Lipinski Introduces Legislation to Reduce Excessive Federal Regulations on University Researchers While Still Protecting Taxpayers
Today, Congressman Dan Lipinski (IL-3) introduced the University Regulations Streamlining and Harmonization Act of 2016 to reduce the time and money spent by researchers complying with excessive federal regulations. Following up on recommendations from a National Academy of Sciences report, Lipinski worked with the National Academies, scientific advocacy groups, and universities to develop this legislation to relieve regulatory burdens while still protecting the taxpayers’ investment from waste, fraud, and abuse. Congressman Randy Hultgren (IL-14) joined in co-sponsoring this bipartisan bill.
“The federal government plays a leading role in funding research that keeps our country on the forefront of science,” said Rep. Lipinski. “Unfortunately, this funding comes with some unnecessary regulatory burdens. As a political science grad student and professor, I had my own experiences dealing with federal research regulations. As a member of the Science Committee, I now hear from former colleagues and researchers across the country about the excessive reporting and monitoring requirements they must comply with. Some of these are important to protect the investment that taxpayers are making in scientific research. Increasingly though, these requirements are taking up an inordinate amount of researchers’ time and resources that could otherwise be devoted to cutting edge research.”
A recent survey conducted by the Federal Demonstration Partnership found that 42 percent of faculty time related to scientific research is spent on activities other than research, with 19.3 percent spent on just filling out paperwork to comply with federal regulations. Not only do these requirements take scientists out of the lab, but they also cost the Federal Government money that could otherwise be spent on science. Vanderbilt University did a study of public and private universities and found that an estimated $10 billion annually is spent on complying with regulations on federally funded research.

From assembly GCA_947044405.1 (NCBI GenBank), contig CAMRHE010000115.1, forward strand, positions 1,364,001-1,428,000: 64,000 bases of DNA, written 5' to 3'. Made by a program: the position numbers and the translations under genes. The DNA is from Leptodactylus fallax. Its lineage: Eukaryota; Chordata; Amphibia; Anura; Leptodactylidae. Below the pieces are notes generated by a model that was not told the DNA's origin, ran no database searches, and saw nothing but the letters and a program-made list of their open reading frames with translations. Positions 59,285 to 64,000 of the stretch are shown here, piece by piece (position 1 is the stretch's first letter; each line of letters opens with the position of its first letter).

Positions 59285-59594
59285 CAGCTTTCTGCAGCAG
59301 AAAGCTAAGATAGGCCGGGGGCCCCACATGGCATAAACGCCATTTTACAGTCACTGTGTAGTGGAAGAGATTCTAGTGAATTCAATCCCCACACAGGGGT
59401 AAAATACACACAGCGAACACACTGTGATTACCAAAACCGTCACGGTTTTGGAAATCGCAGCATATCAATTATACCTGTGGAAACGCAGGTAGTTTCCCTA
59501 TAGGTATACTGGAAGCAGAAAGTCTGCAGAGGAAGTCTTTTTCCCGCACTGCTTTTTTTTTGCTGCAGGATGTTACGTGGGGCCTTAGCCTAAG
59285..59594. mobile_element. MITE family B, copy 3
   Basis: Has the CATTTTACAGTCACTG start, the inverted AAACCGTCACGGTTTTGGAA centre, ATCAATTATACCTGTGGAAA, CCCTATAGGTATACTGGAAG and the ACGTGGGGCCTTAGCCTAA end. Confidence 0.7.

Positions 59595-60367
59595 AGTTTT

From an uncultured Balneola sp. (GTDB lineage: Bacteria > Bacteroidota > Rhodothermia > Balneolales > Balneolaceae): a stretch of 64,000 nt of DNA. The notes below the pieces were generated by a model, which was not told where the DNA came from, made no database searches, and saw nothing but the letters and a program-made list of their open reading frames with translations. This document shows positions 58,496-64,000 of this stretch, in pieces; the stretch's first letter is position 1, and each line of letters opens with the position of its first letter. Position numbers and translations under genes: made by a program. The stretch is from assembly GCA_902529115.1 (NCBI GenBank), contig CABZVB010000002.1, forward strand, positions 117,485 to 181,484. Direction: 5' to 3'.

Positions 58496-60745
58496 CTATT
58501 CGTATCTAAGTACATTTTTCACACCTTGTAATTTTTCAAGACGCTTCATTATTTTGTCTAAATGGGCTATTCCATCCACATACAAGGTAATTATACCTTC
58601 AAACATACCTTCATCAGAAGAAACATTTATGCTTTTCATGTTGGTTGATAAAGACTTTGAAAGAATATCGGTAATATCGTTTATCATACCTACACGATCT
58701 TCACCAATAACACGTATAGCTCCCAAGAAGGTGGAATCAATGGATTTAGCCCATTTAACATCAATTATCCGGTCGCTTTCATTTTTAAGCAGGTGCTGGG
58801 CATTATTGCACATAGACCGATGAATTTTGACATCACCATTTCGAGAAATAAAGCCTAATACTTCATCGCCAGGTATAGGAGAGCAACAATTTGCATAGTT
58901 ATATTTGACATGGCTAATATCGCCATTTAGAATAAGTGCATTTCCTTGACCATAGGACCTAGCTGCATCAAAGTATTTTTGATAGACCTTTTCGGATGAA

The University Regulations Streamlining and Harmonization Act of 2016 would:
· Establish a Research Policy Board to advise the Office of Management and Budget on proposed research regulations and recommend ways to streamline existing ones
· Allow for the review of research regulations by a panel of experts from the research and university community
· Eliminate requirements for duplicative auditing of research grants
· Streamline the process for purchasing research equipment and help universities make sensible arrangements to save money by buying in bulk
· Assist scientists in filling out grant applications across different federal agencies by setting up an online database for researcher information that can automatically input certain parts of applications
“By making the regulations around scientific research more efficient and data-driven, we can better utilize every dollar dedicated to research,” said Lipinski. “My bill frees up time and resources for scientists to do research that can help cure diseases, develop new sources of energy, and understand the world in ways that were previously impossible. Spending more money on research rather than administrative costs also means a better use of taxpayers’ dollars, and could even help prevent tuition increases by reducing the need to supplement research funds at universities with other revenue sources to cover costs. In tight budget times such as these, I think looking at reforms like this are very important and something members on both sides of the aisle support.”
In addition to serving on the Science, Space, and Technology Committee, Congressman Lipinski is also the Ranking Member of the Subcommittee on Research and Technology. His district includes Argonne National Laboratory, the first national laboratory in the United States and the largest facility of its kind in the Midwest. He has long supported investing in innovation and scientific research at universities, national labs, and other entities that support long-term economic growth and allow the United States to compete in the global marketplace and grow American jobs.
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